What tips do you have? How do you as a parent monitor your teens Facebook activities? Let me know by leaving a comment below!


4 Responses to “Teenagers and Facebook”

  1. Steve Picray Says:

    Overall this is a good article with many appropriate cautions. I agree with much of what you say here. However, I think that if I had a pastor who felt it was his place to tell people what websites they should or should not frequent, I believe I would look for a new church so as to not disobey those in authority over me. I don’t think that level of control is appropriate for a pastor to exert, and smacks of cultism.

    Personally, one thing that frustrates me (that you did not mention) is the number of Christians I know that have allowed their “under-13″ children to open Facebook accounts. You can debate the positives and negatives of Facebook as far as sanctification goes, but outright lying by stating that you are 13 years old when you are not is a black and white area, not grey. No believing parent should allow that, in my opinion.

  2. Nicole Says:

    Hi Steve!

    Completely agree with you that allowing under 13 year olds to join is probably not the best example! I don’t think kids under 13 are mature enough to handle social media plus there are so many dangers to kids on the internet I would definitely not want to take that risk! They don’t have the judgment skills yet to determine if something should or should not be posted on Facebook or on any public forum.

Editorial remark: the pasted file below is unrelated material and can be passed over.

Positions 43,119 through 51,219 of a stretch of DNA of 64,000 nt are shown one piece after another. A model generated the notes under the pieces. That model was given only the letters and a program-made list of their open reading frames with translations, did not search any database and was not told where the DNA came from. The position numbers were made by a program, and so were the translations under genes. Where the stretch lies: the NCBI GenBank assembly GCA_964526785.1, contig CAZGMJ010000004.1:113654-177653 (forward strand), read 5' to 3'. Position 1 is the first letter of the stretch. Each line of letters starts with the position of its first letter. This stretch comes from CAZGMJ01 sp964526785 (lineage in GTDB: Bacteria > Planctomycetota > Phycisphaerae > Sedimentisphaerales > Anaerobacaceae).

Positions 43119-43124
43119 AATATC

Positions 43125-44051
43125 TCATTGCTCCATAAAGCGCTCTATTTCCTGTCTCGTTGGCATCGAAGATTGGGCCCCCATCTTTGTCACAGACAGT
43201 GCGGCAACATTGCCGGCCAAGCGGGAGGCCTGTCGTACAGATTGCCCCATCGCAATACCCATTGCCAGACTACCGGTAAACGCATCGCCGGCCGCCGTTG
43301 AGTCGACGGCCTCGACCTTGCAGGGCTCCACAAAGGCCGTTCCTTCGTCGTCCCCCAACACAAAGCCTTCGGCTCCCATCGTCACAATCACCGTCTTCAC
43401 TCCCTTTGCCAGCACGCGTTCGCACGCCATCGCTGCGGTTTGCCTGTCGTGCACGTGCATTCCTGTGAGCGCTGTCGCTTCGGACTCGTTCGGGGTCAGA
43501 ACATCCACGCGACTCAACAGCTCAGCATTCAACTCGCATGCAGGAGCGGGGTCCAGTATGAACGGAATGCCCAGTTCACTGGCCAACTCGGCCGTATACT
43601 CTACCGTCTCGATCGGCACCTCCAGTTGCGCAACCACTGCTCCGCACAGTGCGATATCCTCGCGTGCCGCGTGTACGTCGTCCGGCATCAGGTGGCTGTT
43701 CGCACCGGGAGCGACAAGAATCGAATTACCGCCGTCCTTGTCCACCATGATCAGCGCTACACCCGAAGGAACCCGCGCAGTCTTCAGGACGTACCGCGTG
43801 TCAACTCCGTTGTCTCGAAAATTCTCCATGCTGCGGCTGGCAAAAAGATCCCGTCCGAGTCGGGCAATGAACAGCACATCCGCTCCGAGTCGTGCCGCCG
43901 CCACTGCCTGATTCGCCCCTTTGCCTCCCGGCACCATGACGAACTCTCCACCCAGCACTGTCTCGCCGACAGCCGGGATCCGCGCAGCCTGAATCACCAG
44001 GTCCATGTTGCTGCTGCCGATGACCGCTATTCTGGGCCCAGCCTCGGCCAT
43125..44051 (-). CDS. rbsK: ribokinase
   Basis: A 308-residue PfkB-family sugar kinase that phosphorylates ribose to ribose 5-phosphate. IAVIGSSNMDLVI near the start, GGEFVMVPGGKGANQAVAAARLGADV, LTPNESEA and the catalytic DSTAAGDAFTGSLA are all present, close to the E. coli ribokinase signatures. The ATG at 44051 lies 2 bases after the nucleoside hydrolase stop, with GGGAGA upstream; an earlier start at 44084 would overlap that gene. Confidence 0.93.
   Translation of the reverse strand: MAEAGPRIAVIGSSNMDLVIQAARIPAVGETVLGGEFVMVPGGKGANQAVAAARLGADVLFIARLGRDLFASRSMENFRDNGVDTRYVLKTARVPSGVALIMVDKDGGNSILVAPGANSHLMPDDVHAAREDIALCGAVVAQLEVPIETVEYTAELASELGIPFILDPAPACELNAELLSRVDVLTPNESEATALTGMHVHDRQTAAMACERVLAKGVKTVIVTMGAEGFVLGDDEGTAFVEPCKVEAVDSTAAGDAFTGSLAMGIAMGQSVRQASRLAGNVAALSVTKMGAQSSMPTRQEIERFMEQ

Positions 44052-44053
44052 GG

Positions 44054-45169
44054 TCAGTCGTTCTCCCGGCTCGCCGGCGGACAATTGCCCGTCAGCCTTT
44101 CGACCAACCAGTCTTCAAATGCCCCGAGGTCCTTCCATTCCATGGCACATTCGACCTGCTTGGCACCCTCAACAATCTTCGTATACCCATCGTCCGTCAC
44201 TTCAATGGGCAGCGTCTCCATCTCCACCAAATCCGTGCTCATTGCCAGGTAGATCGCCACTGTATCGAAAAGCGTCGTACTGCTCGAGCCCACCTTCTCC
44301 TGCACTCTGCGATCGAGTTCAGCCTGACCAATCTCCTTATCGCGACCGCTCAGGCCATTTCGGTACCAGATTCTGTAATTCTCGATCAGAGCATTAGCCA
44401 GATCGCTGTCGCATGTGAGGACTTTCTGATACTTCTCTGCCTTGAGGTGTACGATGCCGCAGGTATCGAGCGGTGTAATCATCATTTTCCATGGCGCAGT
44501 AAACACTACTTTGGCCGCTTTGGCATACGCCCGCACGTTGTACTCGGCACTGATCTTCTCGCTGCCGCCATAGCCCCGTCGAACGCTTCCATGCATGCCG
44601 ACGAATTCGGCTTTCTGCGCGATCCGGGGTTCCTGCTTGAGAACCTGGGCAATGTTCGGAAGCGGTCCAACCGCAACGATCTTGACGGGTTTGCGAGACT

As far as pastors banning Facebook (or other websites) … I think it can be in their jurisdiction to preach against certain things but like I stated and you affirmed… If you are willing to be a member of the church, then the Bible clearly states we should “obey them that have the rule over you” Heb. 13:17. One of the reasons kids decide to not continue in the church as adults is because of perceived hypocrisy on the part of the parents or other leaders. When parents decide to pick and choose which parts of the preachings they are going to obey, it teaches kids that they too can pick and choose. And kids will always take it one step further. If a parent, even if they are correct, thinks that the pastor is overstepping his bounds and choose not to do some of the things being preached, the kids will always take that one step further. They will think that maybe it is not that important to attend all of the church services. They will think that maybe it is okay to listen to “Christian” rock music, and so on.

    At the end of the day however it is all about having a true, real, walk with God. If we are walking with God the way we ought to be, then I think that is what is going to make all the difference in the lives of our children!

  3. 1amj0s3 Says:

    Facebook is founded by Mark Zuckerberg, a self confessed atheist (try to google for reference).
    What is Christ’s or Bible’s teaching on atheists and their works?

  4. 1amj0s3 Says:

    This might help:
    25 Bible Verses about Atheism

    How can we figure out from these verses that using Facebook (founded by an atheist) will not contradict the teachings of the scriptures.